Setting up an energy forum is a good way to stimulate informed and constructive debate about how issues of energy efficiency and sustainability impact the local community and how they can be addressed at the local level. The key to establishing an effective forum lies in gathering together the right group of people to reflect the area’s interests, relevant skills and abilities, who can then work towards finding a way of advancing energy matters that is appropriate for local needs and circumstances.
Although that might sound a bit of a tall order on the face of it, with a little thought, it can often be a lot easier than you might at first think.
Who Should Take Part?
An energy forum is a different thing from either a project group or a local community energy network, principally because it generally involves fewer people and those that are a part of it are usually there because they have a particular knowledge or ability to bring to the proceedings. Setting up a successful forum requires you to gather together as wide and representative a group as possible, while taking care to balance things so that no one interest-group predominates.
To be really effective, your membership needs to be drawn from many sectors of the local community, including industry, community groups, builders, tradesmen and local or regional government.
Local energy companies, renewable energy installers, representatives of local project groups, your local councillor – and maybe even MP – local landowners and planners are all good first candidates to invite to join the forum. They probably won’t all say yes, but at least once you’ve got a few on-board, you can begin to select further members to complement the skills already represented.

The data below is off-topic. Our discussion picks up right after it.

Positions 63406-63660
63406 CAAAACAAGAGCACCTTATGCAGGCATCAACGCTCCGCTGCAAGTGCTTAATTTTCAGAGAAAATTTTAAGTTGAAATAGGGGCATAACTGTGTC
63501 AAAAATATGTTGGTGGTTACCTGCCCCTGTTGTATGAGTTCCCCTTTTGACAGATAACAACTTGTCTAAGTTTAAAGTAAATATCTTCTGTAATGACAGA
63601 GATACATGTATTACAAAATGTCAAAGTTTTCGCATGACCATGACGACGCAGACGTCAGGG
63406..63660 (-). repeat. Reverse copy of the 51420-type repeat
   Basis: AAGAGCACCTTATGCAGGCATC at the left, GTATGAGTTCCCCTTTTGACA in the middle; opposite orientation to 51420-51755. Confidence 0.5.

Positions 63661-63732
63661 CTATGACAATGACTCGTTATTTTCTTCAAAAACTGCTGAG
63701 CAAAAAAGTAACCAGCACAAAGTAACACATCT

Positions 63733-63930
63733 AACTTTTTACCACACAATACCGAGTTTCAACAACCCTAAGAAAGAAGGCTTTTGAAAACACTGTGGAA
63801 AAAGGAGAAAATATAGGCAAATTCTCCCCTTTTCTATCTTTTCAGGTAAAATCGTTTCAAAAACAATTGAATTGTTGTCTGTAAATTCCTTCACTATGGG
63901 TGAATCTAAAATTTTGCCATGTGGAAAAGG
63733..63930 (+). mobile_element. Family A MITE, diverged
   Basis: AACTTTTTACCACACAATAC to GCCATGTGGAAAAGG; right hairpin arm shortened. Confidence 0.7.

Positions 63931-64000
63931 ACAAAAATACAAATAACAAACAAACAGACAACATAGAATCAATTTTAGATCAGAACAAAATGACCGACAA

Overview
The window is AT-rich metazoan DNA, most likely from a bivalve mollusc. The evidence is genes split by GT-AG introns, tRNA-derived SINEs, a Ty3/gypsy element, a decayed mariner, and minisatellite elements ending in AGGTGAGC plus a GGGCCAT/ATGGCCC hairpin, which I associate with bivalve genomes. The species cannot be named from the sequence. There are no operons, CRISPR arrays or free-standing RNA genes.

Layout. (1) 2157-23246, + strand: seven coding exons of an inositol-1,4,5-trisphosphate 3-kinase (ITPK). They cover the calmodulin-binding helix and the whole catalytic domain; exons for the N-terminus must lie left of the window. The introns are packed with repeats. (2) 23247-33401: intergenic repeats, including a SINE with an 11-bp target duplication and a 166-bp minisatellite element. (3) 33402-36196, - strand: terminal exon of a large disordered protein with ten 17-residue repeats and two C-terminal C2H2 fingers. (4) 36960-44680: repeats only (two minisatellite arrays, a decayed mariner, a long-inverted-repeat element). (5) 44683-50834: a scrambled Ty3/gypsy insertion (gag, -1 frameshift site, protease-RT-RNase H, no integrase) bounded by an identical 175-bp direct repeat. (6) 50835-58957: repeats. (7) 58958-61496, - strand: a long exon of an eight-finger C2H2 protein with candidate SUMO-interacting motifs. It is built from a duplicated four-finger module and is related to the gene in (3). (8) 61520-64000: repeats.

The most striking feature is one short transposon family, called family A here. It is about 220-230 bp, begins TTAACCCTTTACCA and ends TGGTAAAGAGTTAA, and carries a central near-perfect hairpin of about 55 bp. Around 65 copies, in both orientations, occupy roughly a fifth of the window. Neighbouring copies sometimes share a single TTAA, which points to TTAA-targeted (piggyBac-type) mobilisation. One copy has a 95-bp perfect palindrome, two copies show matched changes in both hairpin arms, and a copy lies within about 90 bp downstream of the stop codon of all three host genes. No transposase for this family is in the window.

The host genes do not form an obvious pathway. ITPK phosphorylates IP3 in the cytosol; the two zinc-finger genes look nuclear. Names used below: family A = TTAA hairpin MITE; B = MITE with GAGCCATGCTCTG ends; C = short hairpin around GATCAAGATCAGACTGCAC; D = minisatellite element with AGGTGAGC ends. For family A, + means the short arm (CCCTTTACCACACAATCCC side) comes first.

Although many of the people on a forum typically represent some form of organisation or group, there is nothing to stop you inviting anyone who has a strong interest or particular contribution to make; the only real rule is to keep the right balance.
What Does A Forum Do?
First and foremost, a forum is unashamedly a talking-shop, where interested people can come together to discuss issues in an informed and sensible way, with the aim of developing some constructive ideas as to how the group’s main aims can be taken forward.
An energy forum can allow a whole range of important issues to be considered, but from a deliberately local viewpoint. If the mix of participants is right and reflects as wide a cross-section of relevant interests and expertise as possible, the forum can have a real role in improving the local and regional awareness on a variety of energy-related matters. Aside of the obvious economic and environmental benefits of encouraging energy saving measures and supporting moves to more sustainable sources, there are social aspects too, not least in terms of helping to identify and eradicate fuel poverty.
Some of the aims for your local energy forum might include:
- Encouraging greater energy efficiency in the area
- Providing an opportunity for local energy issues to be debated
- Exploring the most suitable technologies for local communities
- Acting as a central contact point for energy matters
- Trying to influence local and regional planning and decision making
- Providing support to people in the area to save energy and lower their energy bills
The aims are likely to evolve over time in response to changing circumstances – and the ability to react in this way to address local needs as they develop is probably one of the most important roles for the forum. In addition, the nature of the group makes it a very useful way to keep the energy issue at the top of the local political agenda as well as ensuring that the community in general stay informed and up-to-date regarding the latest in energy saving ideas. It can also help catalyse and support new projects in the area and act as a source of information and expertise for anyone looking to begin improving energy efficiency for themselves.
Setting up a local energy forum may involve a bit of effort, but once the ball starts rolling, it can be surprising how beneficial having done it can be in the long run.